Finding a roach nest. Even just writing the words feels a little bit gross. One cockroach is disgusting enough on its own, but the idea of a nest of these dirty little creatures is enough to turn anyone’s stomach.
But before we dive into the nauseating world of cockroach society, a quick note on terms. Technically, cockroaches don’t have nests. They are not social animals in the way that ants or termites are.
In the world of these bugs, it’s more or less every roach for him or herself. However, cockroaches do tend to gather together in what’s known as aggregations.
They do this for a couple of reasons. One is so that they can find partners. Another is because roaches aren’t above eating each other when food gets scarce.
Finally, while adult cockroaches don’t consciously take care of their offspring, the juvenile roaches do benefit from being close to the adults by eating their poop. Yes, that’s right. Baby cockroaches eat their parent’s poop. Just in case you didn’t think these bugs were gross enough.
Cockroaches also don’t build structures to live in like ants and termites. So again, they don’t build nests and the term ‘roach nest’ is a bit of a misnomer.
But if you find one of these cockroach aggregations in your home, it’s highly likely that you’re not going to worry too much about getting the terminology correct. It’s more important to know how to get rid of it.
Why You Want to Find a Roach Nest
Cockroaches are prolific breeders. A single female German cockroach, which is the species that most commonly infests homes and businesses, can have as many as 200 babies in her lifetime. And that lifetime is less than one year.
Which means that cockroach populations can get out of hand extremely quickly. As a consequence of this high reproductive rate, a healthy cockroach population is around 75% nymphs, which is scientist for baby cockroaches.
You can stomp on all the adult cockroaches you want, but if you don’t kill the nymphs, you’re never going to solve the problem. And the nymphs, especially the younger ones, tend to stay hidden in their harborages. This is why the babies eat the feces of the adults. It enables them to get food without having to risk leaving the nest.
This is why finding a cockroach nest or harborage is so important. The vast majority of the cockroaches will be there, especially during the day. To win the war against cockroaches, you have to take it to where they live.
Most Common Roach Hiding Places
Theoretically, roaches can hide just about anywhere. Newly hatched baby roaches can hide in cracks as small as 1/32”, and even relatively large adults can squeeze into gaps around 3/16 of an inch.
So it goes without saying that the average home contains dozens of places where roaches can hide.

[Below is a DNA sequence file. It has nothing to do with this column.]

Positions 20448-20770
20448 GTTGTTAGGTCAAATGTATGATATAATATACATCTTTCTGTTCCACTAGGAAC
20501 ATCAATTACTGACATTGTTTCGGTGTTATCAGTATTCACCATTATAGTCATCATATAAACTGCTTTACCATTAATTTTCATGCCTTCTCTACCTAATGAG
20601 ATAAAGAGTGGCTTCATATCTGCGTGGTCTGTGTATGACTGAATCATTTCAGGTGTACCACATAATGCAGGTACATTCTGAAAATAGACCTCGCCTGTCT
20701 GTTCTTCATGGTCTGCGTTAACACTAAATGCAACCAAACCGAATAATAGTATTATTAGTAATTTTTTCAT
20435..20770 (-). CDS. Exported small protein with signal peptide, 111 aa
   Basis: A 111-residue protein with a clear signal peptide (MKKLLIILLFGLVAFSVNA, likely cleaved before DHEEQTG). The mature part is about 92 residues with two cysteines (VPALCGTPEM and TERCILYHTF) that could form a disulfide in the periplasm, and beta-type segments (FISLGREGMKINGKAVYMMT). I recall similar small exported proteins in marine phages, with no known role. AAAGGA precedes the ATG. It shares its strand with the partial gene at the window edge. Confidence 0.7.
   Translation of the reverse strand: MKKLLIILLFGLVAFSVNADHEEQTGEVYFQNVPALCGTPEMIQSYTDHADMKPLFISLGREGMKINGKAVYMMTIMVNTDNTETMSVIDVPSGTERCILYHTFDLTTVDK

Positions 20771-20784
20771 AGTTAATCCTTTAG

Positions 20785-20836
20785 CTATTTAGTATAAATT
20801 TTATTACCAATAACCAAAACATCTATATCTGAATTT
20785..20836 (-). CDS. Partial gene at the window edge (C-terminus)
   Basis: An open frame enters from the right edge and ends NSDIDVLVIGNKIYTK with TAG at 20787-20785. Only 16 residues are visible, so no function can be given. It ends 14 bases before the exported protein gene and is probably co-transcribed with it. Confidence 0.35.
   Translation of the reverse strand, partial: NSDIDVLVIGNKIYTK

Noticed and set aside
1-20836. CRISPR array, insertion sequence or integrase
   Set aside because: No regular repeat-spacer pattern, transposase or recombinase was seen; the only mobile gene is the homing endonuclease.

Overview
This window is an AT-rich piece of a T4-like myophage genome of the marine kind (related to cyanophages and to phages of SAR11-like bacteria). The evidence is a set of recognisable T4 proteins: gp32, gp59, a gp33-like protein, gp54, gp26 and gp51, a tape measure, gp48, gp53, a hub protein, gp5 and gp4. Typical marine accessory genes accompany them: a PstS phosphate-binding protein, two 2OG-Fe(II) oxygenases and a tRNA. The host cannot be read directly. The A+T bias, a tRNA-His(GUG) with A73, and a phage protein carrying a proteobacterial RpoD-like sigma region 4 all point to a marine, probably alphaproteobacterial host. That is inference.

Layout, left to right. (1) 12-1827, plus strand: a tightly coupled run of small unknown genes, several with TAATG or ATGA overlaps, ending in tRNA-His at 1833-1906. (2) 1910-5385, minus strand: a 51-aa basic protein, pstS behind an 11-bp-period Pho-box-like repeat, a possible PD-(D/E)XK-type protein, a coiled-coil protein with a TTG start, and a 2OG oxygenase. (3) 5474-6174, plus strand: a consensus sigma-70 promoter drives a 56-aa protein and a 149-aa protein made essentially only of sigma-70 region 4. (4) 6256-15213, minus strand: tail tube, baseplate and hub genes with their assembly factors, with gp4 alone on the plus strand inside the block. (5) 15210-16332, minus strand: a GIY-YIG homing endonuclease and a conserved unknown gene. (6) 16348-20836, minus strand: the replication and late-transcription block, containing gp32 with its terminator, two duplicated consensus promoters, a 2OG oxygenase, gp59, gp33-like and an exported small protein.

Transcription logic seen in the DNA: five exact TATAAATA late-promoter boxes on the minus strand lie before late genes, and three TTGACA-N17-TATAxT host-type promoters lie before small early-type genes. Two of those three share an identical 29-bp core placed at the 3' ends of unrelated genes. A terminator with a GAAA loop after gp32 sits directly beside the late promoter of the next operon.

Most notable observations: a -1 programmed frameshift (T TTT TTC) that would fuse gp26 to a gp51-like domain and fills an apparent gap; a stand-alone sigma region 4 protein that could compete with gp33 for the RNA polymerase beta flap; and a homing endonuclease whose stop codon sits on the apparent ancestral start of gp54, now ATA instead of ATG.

However, the cockroach population has specific needs that make certain places more attractive to them than others. Perhaps most important of these needs is water.
While a cockroach can live for months without eating, it won’t last more than a week without water. So these pests like to stay close to water sources in the home. Usually, this means kitchens and bathrooms.
Cockroaches get a lot of their moisture from the condensation that collects on the outside of water pipes. So roach nests will often be found where water pipes come through the wall.
However, they will also drink from pet dishes, plant pots, dishes left in the sink, or anywhere else they can find a source of water.
Of course, cockroaches also need food. Again, the kitchen is usually the best place to find it. Cockroaches can live quite happily on food spills or crumbs that drop down behind kitchen cabinets and appliances.
However, anywhere food is stored or eaten can become attractive to these bugs. This is why cockroaches can be found throughout the house. If you eat in the bedroom, especially if you leave a lot of food lying around, the cockroaches will find it.
Other Roach Hot Spots
If you’re looking for specific places most likely to be harboring a cockroach nest, here are the places you’re most likely to find one…
Behind the fridge
This is probably the number one place to find cockroaches, especially German cockroaches. The area behind your fridge serves several of the cockroach’s needs.
Water collects on the pipes and in the drip tray at the back of the fridge, and the motor provides the warmth cockroaches like. Also, it’s always dark back there and usually undisturbed.
Basically, if you were trying to design a place for cockroaches to have a nest, it would look a lot like the space behind your fridge.